Bill C-86, A second Act to implement certain provisions of the budget tabled in Parliament on February 27, 2018, and other measures received royal assent December 13, 2018. This new law extensively amends the Canada Labour Code, makes changes to the Employment Insurance Act, the Wage Earner Protection Program Act and introduces a federal Pay Equity Act.
Details on the employment law related changes found in the Bill were previously posted on Slaw here. Below is a brief summary on the changes.
1. Changes to the Canada Labour Code enacted
The legislation makes changes to improve employees’ eligibility for entitlements such as general holiday pay, sick leave, maternity leave and parental leave. It also improves work–life balance by introducing new breaks and leaves, including a new 5-day personal leave and 5 days of paid leave for victims of family violence.
The Canada Labour Code provisions will be proclaimed in force within 18 months of the date of royal assent. Employers will need to keep abreast of the effective dates for the changes under Bill C-86 to ensure that they are in compliance. It is expected that provisions regarding the Canada Labour Code will come into force sometime in 2019. These CLC provisions will require updates to several HR policies and practices. So it is important you familiarize yourself with these changes before they come into force.
2. New federal pay equity law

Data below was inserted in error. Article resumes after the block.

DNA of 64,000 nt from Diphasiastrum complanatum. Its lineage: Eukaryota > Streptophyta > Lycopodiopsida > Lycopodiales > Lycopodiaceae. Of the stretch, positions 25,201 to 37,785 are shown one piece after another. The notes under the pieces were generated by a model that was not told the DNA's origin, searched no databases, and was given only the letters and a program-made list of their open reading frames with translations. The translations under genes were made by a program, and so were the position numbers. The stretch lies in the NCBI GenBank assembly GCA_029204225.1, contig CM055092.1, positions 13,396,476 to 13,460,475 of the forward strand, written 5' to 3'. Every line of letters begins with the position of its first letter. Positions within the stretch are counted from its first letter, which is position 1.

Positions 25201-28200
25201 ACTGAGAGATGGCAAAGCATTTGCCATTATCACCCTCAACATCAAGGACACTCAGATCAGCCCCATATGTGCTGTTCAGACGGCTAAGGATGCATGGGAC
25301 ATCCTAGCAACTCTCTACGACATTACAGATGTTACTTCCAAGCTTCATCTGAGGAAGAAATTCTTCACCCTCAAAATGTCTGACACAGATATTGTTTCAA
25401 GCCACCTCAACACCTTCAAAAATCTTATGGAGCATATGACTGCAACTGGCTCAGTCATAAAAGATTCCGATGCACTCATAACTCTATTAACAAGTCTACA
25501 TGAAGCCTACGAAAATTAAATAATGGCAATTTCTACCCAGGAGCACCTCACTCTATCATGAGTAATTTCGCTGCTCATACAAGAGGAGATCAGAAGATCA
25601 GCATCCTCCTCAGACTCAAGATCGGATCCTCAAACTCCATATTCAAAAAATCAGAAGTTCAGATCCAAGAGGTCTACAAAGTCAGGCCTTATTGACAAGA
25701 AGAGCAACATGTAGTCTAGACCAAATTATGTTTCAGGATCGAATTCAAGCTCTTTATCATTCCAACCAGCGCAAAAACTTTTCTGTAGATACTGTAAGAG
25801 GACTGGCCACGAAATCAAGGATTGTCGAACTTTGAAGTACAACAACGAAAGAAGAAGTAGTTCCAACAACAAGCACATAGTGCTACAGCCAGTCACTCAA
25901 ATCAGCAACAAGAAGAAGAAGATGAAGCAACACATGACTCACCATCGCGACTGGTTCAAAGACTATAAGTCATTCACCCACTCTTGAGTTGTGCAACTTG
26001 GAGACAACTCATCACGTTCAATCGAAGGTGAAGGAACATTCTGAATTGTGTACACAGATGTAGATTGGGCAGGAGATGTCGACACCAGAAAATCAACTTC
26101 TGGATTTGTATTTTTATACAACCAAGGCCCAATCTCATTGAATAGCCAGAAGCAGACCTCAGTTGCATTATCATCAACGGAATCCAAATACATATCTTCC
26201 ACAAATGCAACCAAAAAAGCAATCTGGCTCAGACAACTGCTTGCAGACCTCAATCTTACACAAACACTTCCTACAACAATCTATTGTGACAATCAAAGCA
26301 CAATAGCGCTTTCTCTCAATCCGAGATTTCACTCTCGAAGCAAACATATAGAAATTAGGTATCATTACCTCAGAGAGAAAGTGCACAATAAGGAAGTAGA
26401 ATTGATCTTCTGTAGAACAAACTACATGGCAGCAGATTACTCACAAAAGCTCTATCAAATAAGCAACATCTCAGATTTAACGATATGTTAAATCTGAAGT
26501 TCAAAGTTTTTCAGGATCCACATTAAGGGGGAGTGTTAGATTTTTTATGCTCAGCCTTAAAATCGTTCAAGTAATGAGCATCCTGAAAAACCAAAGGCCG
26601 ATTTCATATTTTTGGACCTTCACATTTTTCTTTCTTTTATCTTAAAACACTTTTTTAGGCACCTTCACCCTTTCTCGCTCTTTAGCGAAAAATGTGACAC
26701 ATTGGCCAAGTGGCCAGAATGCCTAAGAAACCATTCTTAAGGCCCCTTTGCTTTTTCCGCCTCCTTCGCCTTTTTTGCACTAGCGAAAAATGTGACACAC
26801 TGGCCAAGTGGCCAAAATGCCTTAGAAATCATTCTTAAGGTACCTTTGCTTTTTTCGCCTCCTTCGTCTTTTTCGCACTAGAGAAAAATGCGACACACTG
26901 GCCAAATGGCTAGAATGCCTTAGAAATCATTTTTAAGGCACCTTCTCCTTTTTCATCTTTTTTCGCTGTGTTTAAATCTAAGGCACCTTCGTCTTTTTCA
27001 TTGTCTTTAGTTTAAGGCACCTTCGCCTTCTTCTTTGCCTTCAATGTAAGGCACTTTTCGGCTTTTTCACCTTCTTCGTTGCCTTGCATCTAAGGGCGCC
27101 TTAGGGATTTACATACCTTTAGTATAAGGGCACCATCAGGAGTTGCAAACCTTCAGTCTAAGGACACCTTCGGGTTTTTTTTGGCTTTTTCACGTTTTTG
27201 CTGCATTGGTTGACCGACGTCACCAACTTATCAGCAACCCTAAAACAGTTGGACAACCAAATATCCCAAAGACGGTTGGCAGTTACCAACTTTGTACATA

The new Pay Equity Act will come into force on proclamation when regulations outlining the details are filed. In the meantime, employers need to prepare and familiarize themselves with the provisions found in Bill C-86. The Act to Establish a Proactive Pay Equity Regime within the Federal Public and Private Sectors (Pay Equity Act) will establish a proactive approach to achieve pay equity and will require employers falling within its scope to actively examine their compensation practices to ensure that men and woman are compensated equally for work of equal value.
3. Changes to the Employment Insurance Act enacted
Bill C-86 makes changes to parental leave EI benefits under the Employment Insurance Act. The EI provisions are set to come into force around March 2019, but will be proclaimed in force in the Canada Gazette first with a firm date. Changes to the Employment Insurance Act include among other things, increasing the maximum number of weeks from 35 to 40 weeks and from 61 to 69 weeks for which parental benefits may be paid if these benefits are divided between claimants-depending on their selection.
4. Changes to the Wage Earner Protection Program
Bill C-86 make changes to the Wage Earner Protection Program Act to increase the maximum financial support provided to workers who are owed wages when their employer files for bankruptcy or enters receivership. The increase to the maximum payment applies retroactively to bankruptcies or receivership that occurred on or after February 27, 2018, the day the budget was tabled. The WEPP provisions will come into force by proclamation within the next 18 months.
Again, details on the above amendments can be found in a previous Slaw post here.